"Hello everybody, welcome to Kiner's Korner, I'm Ralph Korner."
"Hi everybody, welcome to Shea Stadium where this afternoon, a couple of left-handers will be going to the, uh, well, actually a lefty and a right, well no, two right-handers today."
Ralph once called Hubie Brooks "Mookie" for an entire show.
"Now batting for the Mets, George Strawberry....... after being corrected he said- I mean George Foster".
Ralph also had an legendary interview with Choo Choo Coleman in the Mets early days. When he asked Coleman "What's your wife's name and what is she like?" Coleman replied "My wife's name is Mrs. Coleman and she likes me."
Kiner's Korner: Kiners Korner was a post game interview show following Mets home games hosted by Ralph. The show began during Shea Stadium’s inaugural 1964 season and ran consecutively for over 20 years.
The star of the ball game from either team, would be a Ralph’s guest and talk about the game answering a few questions. The guest would usually receive a $100 check, which in the old days was a nice bonus for a player.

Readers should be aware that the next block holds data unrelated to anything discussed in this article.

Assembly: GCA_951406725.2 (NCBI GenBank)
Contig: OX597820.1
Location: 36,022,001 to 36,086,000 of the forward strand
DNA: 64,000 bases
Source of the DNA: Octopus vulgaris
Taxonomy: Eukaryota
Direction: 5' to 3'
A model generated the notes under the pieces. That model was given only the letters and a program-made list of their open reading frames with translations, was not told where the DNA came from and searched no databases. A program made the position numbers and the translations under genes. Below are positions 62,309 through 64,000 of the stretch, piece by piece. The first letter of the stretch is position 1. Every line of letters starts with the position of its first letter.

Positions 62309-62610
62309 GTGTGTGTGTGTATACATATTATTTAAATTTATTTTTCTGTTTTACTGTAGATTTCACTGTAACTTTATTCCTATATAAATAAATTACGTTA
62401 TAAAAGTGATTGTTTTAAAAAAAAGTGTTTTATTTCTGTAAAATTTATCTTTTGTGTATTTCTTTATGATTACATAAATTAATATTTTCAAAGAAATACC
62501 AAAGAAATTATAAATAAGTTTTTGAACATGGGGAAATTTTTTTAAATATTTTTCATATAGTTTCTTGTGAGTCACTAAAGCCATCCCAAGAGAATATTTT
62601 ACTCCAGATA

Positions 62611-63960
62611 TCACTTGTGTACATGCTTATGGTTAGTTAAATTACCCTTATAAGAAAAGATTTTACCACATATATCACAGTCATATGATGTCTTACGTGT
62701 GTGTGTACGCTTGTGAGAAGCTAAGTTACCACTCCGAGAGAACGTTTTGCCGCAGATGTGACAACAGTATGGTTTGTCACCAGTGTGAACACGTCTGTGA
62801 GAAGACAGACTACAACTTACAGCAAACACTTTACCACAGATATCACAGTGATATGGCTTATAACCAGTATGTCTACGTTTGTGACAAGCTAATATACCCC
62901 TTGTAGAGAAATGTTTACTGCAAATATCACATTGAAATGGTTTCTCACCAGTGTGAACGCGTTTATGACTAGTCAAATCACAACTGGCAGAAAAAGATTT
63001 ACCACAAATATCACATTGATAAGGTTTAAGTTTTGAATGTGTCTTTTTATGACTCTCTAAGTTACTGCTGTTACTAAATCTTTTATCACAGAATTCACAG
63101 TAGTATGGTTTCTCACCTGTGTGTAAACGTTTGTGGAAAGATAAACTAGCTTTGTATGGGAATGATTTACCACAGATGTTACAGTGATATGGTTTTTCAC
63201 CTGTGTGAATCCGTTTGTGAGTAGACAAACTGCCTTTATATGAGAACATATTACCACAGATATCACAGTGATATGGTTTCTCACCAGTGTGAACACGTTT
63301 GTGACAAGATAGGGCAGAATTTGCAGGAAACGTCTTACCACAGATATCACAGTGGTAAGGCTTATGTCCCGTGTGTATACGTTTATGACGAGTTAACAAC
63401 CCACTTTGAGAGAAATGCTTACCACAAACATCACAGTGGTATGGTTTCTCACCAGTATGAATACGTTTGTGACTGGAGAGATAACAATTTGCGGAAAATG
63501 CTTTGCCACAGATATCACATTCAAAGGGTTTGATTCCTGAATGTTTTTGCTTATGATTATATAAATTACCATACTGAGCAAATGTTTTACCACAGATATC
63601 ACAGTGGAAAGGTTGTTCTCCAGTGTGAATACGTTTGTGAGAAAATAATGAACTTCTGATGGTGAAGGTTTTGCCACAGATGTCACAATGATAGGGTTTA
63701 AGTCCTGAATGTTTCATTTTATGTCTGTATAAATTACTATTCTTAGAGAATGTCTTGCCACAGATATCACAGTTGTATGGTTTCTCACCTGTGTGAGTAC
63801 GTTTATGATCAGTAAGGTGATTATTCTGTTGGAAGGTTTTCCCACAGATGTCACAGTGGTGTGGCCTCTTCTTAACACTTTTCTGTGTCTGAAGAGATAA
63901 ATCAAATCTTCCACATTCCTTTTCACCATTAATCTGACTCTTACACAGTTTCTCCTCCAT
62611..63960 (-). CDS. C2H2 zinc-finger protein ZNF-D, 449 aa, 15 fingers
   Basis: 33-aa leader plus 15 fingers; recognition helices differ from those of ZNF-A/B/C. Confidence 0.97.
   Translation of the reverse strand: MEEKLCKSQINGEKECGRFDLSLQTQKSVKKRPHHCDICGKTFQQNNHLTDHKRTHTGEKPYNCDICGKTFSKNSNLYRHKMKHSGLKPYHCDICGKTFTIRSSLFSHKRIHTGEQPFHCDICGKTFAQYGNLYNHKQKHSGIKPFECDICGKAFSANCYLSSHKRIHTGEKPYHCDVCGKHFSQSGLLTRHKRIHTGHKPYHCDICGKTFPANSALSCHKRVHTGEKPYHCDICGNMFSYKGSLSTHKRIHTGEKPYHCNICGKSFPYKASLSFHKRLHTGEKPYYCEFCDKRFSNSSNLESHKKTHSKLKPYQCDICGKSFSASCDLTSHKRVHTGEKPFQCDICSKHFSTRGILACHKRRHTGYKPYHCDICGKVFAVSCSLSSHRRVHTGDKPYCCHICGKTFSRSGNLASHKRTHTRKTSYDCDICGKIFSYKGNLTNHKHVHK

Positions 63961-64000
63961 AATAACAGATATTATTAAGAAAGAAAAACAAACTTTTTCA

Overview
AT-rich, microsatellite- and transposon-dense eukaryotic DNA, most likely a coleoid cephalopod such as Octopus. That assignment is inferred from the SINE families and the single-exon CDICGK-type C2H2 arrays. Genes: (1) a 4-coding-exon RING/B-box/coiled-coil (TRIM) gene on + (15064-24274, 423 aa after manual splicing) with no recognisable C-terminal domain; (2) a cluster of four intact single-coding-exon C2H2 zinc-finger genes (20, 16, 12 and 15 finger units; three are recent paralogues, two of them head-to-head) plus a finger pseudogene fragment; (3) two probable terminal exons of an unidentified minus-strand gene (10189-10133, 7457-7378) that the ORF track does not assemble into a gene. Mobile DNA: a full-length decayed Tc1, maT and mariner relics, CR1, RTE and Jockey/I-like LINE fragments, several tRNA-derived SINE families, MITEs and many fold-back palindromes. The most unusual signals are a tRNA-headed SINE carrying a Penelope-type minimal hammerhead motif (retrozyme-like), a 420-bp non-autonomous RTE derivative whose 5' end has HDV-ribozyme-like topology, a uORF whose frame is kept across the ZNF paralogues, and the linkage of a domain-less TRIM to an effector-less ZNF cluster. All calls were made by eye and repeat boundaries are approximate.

Kiners Korner was a great way for kids like myself to get familiar with the baseball players in the days before an internet or Sports television channels. Ralphs guest would not only be Mets players but also visiting players as well.
Honors: Kiner was finally inducted into the Baseball Hall of Fame in 1975. He is also a member of the New York Mets Hall of Fame, inducted in 1984.
The Sporting News placed him at # 90 on the list of “The 100 Greatest Baseball Players". The Pirates retired his uniform number 4 in 1987, and honored him with a statue outside of PNC Park.
The Mets honored him many times through the years, like with with "Ralph Kiner Night" at Shea Stadium on July 14, 2007. That night Tom Seaver gave a speech recalling Kiner's Mets legacy.
Other Mets legends that attended were Yogi Berra, Bud Harrelson, Ed Kranepool, Jerry Koosman, Ed Charles, Rusty Staub & Keith Hernandez. Also on hand were Ralphs personal friends; Hall of Famer Bob Feller and broadcaster Ernie Harwell.
2013 marked Kiners 51st anniversary together with the Mets. He was still doing a few innings of certain broadcasts through out the season, usually on a Sunday afternoon.
He was once again has become popular in that role as well. He was still telling great old baseball stories & will forever be remembered as a baseball legend.
Passing: Ralph Kiner passed away on February 6th 2014 at the age of 91. Ralph passed away from natural causes at his home in Rancho Mirage, California with his daughter by his side.
Mets owner Fred Wilpon said: "Ralph Kiner was one of the most beloved people in Mets history—An original Met and extraordinary gentleman".